New Detached Homes in
Toronto Now Selling for $1.8 Million
Thursday, June 1, 2017
Housing prices continue to rise in the new home market in the Greater Toronto Area, despite provincial measures to cool the real estate sector, according to new data from the Building Industry and Land Development Association.
It might still be too early to tell what impact the provincial changes, including a 15% non-resident speculation tax, might have on the market, but the numbers from April continue to show a supply shortage in the GTA.
The average price of a new low-rise single family home, which includes detached, semi-detached and townhomes, was up 40 per cent from a year ago to $1,212,297 in April. In March, the average was $1,124,600. In the detached segment, the average asking price across the GTA was $1,810,232 last month, an increase from $1,783,417 in March.
“Builders are not able to keep up with the demand for new housing,” said Bryan Tuckey, chief executive of BILD. “The product that builders are able to bring to the market is quickly purchased and prices for all types of new homes keep increasing as a result.”
Altus Group, which supplies the data for BILD, said 4,680 new homes sold in the GTA last month, an increase of 7% from a year ago.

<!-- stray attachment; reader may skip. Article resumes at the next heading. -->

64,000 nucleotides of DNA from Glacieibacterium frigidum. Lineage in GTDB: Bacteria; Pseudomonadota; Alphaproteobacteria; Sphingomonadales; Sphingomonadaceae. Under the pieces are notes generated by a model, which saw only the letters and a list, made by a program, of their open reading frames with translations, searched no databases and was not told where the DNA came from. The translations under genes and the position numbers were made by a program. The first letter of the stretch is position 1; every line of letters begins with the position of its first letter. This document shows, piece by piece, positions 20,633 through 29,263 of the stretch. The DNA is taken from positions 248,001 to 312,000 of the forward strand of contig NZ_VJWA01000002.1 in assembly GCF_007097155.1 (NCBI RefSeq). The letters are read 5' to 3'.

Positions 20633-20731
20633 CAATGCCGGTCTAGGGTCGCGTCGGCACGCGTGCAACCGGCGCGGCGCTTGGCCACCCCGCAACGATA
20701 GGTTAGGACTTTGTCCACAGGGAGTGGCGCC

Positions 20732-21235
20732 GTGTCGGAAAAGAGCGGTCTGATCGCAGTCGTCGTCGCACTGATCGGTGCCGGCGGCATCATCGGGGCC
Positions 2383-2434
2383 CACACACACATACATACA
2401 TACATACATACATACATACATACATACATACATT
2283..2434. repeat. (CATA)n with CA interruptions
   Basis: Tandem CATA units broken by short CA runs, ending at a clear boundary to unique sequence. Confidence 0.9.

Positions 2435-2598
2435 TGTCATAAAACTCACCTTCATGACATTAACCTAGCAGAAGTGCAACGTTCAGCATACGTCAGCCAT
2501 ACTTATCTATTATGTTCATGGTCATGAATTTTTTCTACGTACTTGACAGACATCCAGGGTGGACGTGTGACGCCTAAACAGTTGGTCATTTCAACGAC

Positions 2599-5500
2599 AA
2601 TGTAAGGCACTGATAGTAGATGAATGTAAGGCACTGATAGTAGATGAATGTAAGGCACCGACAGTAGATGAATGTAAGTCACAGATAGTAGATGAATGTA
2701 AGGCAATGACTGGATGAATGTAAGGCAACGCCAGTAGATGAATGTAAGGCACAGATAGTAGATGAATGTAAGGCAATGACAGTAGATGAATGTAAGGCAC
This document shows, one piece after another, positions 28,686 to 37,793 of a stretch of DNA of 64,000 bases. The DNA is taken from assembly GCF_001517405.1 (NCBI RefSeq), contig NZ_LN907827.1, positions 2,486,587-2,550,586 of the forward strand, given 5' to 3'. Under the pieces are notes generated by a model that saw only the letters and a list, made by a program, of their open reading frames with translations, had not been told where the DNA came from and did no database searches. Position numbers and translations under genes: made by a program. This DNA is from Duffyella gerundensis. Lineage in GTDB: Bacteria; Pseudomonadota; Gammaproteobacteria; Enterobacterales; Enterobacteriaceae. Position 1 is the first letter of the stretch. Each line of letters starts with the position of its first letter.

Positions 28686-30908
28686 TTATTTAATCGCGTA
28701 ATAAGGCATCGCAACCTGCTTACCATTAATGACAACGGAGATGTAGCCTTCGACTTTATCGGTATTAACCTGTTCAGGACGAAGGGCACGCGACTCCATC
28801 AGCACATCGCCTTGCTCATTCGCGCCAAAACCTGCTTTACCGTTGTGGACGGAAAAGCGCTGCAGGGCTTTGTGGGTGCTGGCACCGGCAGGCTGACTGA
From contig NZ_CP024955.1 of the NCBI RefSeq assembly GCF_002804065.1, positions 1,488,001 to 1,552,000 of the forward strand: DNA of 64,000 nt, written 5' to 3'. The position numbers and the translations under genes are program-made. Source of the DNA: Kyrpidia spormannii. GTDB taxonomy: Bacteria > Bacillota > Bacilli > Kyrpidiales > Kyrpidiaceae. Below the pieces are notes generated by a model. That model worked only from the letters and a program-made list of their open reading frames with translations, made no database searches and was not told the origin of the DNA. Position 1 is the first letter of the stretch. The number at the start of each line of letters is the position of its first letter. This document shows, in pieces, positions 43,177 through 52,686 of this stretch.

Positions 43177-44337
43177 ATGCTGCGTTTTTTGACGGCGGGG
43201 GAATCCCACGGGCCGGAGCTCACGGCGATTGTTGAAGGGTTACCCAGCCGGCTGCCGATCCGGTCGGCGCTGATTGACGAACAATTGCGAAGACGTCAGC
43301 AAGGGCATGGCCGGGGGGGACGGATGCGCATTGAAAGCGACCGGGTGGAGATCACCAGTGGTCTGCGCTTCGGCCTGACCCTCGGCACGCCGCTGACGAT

Over the first four months of the year, 17,977 new homes were sold, an increase of 24% from the same period a year earlier and 48% above the 10-year average for the month.
“The supply of new homes, the number of homes available to buyers in builders’ inventories at the end of the month, continued its unabated decline,” said BILD, in its release. Industry groups have complained that the new provincial rules do little to deal with the underlying problem in the market, which they say is a lack of supply brought on by restrictive government rules.
In a decade of data, BILD and ALTUS Group said overall inventory has never dropped below 10,000 before it reached 9,387 new homes in April. A year ago, there were 21,056 new homes available for purchase in builders’ inventories.
Prices for available new multi-family homes, condo apartments in high-rise and mid-rise buildings and stacked townhomes, also shot up 24% from a year ago. The average price of available units was $570,226 in April and $685 per sq. ft. with average unit size 832 sq. ft.
The price of available condo apartments rose because the average price per sq. ft. was up 17.5% from a year ago, but also because the size of the average condominium continues to rise as consumers look to different housing options.
“The declining number of new homes available to purchase is not a question of less product being brought to market,” says Patricia Arsenault, executive vice president of research consulting services with Altus Group.
“There were more than 11,000 units in projects opened in the first four months of this year – that’s about one-third higher than the average for the previous two years. But new product is selling well. For example, for projects opened in the first quarter of this year, only one in five units were still available to purchase at the end of April; for the same period in 2015, that proportion was about double (two in five).”